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Refugees: Justice and Ethics Library Display 2021



Jayla Neret


A drawing portraying the moral obligation/responsibility the United States has to grant asylum to Afghan Refugees.


After the recent Taliban takeover, more Afghans are fleeing Afghanistan and seeking refuge in nations across the globe. It is important to acknowledge that the United States not only contributed to but also enabled the Taliban’s rise to power and this ultimately leads to the same question many Americans are asking themselves: “What is the U.S.’s responsibility to Afghanistan?”. My drawing explores this question from an ethical stance. The nation of Afghanistan and its people paid the price for al Qaeda’s 9/11 attacks; an attack, might I add, that Afghanistan was not at all responsible for. The United States invaded Afghanistan in 2001 and stayed there for 20 years. Throughout this war, over half a million people were killed, and even more were left injured, traumatized, and dislocated. In fact, this war is responsible for at least 5.9 million refugees; which arguably is also the fault of the United States.

The drawing depicts a Uncle Sam, representative of the U.S. government, debating on whether or not to provide asylum to Afghan Refugees. I chose a devil and angel on each shoulder to represent a figurative moral compass of “good” and “bad” as a visual metaphor for deontological ethics. Deontological ethics is the relationship between duty and the morality of human action; here the devil represents the duty of the U.S. and the angel represents the morality of humanity. The devil is reminding the U.S. of their actions that have led to Afghan refugees as a rationale as to why they should accept them. Because of the U.S.’s 20-year involvement in Afghanistan and their active contribution to the Afghan refugee crisis, I believe it is their “duty” or responsibility to help the nation as best they can. The angel is reminding the U.S. of their humility because I also believe that from a moral perspective any nation with the resources and capabilities to welcome refugees should. Refugee advocate and president of the international rescue committee, David Miliband, further discusses our obligation to refugees as people through a deontological approach in his 2017 Ted Talk. ” Miliband describes moral obligation as a telling of character, he focuses on the duty of humanity and one’s morality which is synonymous to Immanuel Kant’s deontological ethics theory. Miliband says the refugee crisis is a test of our character meaning denying people asylum when you’re able to help is reflective of your morality.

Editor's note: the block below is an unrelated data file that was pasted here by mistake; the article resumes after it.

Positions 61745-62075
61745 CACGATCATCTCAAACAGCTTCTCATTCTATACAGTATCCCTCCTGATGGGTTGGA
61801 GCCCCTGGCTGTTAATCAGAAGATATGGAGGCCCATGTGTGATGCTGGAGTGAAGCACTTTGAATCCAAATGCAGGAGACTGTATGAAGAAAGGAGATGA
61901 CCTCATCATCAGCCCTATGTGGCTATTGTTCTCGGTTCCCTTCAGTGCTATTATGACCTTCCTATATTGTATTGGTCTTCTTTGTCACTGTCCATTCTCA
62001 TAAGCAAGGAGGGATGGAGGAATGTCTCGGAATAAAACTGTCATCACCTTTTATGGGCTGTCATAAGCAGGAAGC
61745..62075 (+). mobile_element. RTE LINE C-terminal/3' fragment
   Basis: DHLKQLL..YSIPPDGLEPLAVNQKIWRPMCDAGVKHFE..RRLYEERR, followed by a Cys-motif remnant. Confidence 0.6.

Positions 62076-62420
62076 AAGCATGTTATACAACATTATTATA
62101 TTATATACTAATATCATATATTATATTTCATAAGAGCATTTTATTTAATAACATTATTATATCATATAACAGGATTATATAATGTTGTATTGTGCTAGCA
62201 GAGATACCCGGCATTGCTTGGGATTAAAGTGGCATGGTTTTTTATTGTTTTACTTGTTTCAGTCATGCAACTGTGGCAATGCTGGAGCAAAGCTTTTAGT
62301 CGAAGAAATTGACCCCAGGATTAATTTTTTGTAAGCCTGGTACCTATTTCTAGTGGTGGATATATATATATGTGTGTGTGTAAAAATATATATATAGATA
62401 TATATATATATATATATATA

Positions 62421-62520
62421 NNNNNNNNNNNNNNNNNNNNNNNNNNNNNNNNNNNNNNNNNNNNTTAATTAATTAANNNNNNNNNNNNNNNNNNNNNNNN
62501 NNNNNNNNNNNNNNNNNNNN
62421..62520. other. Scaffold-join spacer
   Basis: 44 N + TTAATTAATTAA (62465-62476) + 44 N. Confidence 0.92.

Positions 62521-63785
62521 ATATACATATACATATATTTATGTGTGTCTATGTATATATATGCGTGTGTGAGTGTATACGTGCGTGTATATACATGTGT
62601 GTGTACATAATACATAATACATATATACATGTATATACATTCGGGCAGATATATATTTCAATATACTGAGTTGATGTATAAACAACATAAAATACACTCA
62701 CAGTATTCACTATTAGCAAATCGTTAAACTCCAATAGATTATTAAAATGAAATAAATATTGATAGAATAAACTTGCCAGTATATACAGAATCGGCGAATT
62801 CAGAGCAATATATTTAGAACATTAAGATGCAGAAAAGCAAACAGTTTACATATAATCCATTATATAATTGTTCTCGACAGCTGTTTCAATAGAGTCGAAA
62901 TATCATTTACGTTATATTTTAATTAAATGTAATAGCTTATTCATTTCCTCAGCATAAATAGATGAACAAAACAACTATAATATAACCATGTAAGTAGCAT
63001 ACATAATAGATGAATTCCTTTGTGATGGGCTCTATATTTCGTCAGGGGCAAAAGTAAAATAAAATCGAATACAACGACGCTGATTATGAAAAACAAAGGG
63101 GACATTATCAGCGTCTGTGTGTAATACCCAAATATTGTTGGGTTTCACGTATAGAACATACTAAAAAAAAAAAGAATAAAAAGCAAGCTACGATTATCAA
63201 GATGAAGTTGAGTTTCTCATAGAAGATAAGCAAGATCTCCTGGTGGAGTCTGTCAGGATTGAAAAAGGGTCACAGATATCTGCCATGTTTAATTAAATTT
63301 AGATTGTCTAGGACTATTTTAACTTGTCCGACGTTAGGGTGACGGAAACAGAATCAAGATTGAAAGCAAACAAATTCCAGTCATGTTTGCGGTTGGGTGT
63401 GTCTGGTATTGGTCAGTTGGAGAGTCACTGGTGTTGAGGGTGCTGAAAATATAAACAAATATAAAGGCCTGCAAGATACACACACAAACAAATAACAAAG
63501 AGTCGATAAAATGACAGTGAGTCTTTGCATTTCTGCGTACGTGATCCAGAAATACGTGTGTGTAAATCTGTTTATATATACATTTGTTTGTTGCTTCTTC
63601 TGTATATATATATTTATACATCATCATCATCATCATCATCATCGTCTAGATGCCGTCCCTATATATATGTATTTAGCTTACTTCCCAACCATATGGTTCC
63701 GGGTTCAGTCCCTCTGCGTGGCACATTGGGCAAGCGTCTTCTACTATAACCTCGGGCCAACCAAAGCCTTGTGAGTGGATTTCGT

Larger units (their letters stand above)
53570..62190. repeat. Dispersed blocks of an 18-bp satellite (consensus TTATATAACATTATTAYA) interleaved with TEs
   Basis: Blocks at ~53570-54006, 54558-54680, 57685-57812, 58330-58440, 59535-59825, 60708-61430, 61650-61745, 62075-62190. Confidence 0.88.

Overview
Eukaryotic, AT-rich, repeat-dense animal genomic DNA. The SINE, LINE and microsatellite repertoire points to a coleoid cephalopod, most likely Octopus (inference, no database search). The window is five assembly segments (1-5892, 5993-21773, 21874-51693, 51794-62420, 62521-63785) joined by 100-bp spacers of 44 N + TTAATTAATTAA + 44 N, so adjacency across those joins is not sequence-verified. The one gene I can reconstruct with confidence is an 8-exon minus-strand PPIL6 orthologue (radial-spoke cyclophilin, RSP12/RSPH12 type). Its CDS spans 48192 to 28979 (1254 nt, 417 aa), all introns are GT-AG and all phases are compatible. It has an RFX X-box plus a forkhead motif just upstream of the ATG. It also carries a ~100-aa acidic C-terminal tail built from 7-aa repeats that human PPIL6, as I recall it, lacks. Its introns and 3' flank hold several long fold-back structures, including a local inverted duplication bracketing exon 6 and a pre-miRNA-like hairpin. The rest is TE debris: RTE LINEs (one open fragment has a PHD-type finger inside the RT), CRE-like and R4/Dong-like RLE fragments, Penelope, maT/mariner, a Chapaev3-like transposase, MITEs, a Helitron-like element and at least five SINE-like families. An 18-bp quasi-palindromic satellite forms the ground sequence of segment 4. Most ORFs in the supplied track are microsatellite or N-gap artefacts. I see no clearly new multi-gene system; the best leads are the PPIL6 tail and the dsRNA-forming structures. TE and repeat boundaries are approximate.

The United States has such immense access to wealth and resources and yet the decision on whether or not to help Afghan refugees is controversial. The United States has a duty to humanitarian action not only because of its contribution to foreign policy errors in Afghanistan but also because of its duty as humans. My drawing overall represents the responsibility The U.S. has to Afghan refugees and the analysis of deontological ethics to justify this obligation.


"Where Have Afghan Refugees Gone?” Council on Foreign Relations, Council on Foreign Relations, 11 Oct. 2021.

David Miliband, “The Refugee Crisis is a Test of our Character”,, April 2017.


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